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How long does an Offer in Compromise appeal take?

An Offer in Compromise (OIC) allows you to settle tax debt for less than the full amount owed. The IRS Office of Appeals has the mission of resolving disputes that arise between the government and a taxpayer in a fair and timely manner.

Appeals offers one more opportunity to resolve a case before filing a petition with the tax court. If your OIC is denied, you have the right to appeal, but it may take longer than you'd expect. You should expect to wait between 90 days and one year. In this post, we’ll explain why it can take so long.

The outliers

A recent report from the U.S. Government Accountability Office (GAO) analyzed the processing times of more than 35,000 OIC appeals from 2014 to 2017. One of the positives was that appeals rarely take more than two years and only about 10 percent take longer than one year. These are likely the most complex, borderline cases.

On the other end of the spectrum, the IRS issues a decision in less than 90 days about 15 percent of the time. These may include appeals where an offer was outside the realm of reasonable or the appeal fails to raise a sufficient legal issue.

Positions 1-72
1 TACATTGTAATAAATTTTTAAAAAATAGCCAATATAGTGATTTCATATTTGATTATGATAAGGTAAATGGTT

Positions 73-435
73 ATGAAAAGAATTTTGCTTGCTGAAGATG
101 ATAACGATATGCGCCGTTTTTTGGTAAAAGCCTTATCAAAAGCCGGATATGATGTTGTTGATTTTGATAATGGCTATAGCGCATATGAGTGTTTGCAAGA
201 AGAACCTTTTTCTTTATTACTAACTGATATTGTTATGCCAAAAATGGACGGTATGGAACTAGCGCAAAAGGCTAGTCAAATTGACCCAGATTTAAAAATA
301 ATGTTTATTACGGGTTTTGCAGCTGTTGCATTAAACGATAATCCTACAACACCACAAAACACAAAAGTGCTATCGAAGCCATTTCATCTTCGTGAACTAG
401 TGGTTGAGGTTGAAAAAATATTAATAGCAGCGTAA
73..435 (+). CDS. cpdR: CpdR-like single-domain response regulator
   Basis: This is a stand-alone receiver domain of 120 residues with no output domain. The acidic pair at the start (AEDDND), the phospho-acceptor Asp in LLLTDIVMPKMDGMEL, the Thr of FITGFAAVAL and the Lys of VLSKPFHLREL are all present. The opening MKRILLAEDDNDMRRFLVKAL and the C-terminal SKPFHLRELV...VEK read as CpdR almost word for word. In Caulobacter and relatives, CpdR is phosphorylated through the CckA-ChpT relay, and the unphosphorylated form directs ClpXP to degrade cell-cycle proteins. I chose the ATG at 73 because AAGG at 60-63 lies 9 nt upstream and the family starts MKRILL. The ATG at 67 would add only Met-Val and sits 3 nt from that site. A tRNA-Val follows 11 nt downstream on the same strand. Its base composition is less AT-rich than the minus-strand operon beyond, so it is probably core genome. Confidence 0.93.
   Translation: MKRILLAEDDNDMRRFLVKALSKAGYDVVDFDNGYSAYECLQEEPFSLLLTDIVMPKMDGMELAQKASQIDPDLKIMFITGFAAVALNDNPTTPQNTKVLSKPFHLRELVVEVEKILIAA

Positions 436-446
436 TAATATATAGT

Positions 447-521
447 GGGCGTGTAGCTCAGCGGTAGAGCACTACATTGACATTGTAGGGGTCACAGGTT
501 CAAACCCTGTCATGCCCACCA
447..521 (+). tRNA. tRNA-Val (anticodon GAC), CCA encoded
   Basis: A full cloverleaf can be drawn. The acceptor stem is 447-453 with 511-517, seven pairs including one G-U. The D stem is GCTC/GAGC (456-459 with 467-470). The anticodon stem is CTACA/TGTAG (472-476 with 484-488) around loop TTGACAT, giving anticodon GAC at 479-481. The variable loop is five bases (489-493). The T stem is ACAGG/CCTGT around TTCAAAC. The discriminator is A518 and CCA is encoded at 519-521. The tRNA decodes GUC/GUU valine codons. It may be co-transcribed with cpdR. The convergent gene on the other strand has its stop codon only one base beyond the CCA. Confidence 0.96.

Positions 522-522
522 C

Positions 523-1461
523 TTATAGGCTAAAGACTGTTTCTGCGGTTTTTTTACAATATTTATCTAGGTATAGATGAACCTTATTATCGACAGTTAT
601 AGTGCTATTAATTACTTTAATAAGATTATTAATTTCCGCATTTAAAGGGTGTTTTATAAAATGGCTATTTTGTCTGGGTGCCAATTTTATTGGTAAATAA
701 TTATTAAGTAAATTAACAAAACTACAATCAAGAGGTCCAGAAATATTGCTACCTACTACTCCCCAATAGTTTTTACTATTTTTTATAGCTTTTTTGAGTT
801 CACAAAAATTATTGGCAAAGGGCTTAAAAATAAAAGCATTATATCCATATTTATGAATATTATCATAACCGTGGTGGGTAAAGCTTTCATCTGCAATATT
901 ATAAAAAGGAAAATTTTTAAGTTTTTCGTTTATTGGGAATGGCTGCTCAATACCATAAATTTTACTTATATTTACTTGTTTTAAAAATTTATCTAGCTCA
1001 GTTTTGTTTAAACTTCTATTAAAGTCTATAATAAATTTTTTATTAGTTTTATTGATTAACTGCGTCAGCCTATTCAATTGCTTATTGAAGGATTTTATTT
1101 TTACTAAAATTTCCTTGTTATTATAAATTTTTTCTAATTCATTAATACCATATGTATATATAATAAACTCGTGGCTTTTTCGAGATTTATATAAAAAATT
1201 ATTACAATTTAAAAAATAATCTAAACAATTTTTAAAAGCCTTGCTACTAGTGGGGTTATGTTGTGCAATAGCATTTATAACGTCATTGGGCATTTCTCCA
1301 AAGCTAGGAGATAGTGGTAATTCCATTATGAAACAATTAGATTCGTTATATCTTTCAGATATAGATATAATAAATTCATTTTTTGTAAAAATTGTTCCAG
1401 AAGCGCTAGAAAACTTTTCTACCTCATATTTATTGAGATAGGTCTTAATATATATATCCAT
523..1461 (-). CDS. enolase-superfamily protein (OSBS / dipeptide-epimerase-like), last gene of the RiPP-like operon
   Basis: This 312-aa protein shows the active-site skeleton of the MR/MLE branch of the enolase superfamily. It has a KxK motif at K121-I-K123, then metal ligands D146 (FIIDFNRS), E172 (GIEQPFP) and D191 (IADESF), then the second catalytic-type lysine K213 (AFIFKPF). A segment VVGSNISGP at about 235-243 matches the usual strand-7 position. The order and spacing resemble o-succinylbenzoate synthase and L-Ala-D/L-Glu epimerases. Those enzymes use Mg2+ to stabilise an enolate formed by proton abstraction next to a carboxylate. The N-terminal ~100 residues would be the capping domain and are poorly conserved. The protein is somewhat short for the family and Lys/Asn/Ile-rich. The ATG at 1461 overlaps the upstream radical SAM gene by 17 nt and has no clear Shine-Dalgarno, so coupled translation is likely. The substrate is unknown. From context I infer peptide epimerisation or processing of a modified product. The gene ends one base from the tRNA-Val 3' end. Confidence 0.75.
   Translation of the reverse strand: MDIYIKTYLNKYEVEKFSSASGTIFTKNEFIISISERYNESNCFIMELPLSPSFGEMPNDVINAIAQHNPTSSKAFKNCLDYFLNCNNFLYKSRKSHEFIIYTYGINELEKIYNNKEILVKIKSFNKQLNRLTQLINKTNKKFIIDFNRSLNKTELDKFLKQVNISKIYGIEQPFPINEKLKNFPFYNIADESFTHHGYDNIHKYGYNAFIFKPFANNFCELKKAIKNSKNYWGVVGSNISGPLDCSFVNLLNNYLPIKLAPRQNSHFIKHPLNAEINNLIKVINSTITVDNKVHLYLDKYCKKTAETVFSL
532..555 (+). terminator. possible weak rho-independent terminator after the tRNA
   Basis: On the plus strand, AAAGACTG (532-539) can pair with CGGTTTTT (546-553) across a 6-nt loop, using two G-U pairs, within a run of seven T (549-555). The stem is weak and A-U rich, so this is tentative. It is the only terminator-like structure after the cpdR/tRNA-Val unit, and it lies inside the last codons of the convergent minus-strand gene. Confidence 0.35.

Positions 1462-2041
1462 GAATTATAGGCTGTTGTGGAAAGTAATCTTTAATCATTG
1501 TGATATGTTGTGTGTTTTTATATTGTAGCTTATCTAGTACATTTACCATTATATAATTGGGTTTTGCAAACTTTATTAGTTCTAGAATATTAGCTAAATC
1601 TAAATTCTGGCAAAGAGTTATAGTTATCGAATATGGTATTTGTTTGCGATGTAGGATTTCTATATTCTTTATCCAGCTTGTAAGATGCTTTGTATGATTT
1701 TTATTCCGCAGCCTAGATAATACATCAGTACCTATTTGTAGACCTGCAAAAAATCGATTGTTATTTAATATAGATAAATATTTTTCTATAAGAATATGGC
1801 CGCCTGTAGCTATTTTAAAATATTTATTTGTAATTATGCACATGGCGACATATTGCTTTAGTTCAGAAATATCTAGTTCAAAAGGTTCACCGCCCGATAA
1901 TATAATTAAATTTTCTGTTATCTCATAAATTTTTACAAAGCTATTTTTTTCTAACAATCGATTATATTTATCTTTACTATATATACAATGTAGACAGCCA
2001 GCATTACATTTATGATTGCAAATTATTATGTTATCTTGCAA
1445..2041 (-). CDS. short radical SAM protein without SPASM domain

Staffing shortfalls and upcoming retirements

The average number of days to get a decision was 240 days. This may be in part because the number of people working at Appeals has fallen to 1,345 in 2017 from 2,172 back in 2010. Nearly one-third of its workforce is also eligible for retirement, which could mean fewer people with subject matter expertise.

As with most administrative law matters, it is important to make your strongest arguments right away to avoid an appeal if at all possible. Because the acceptance rate for OICs is generally less than 40 percent, a tax attorney can offer a candid assessment and help build a strong case in your favor.

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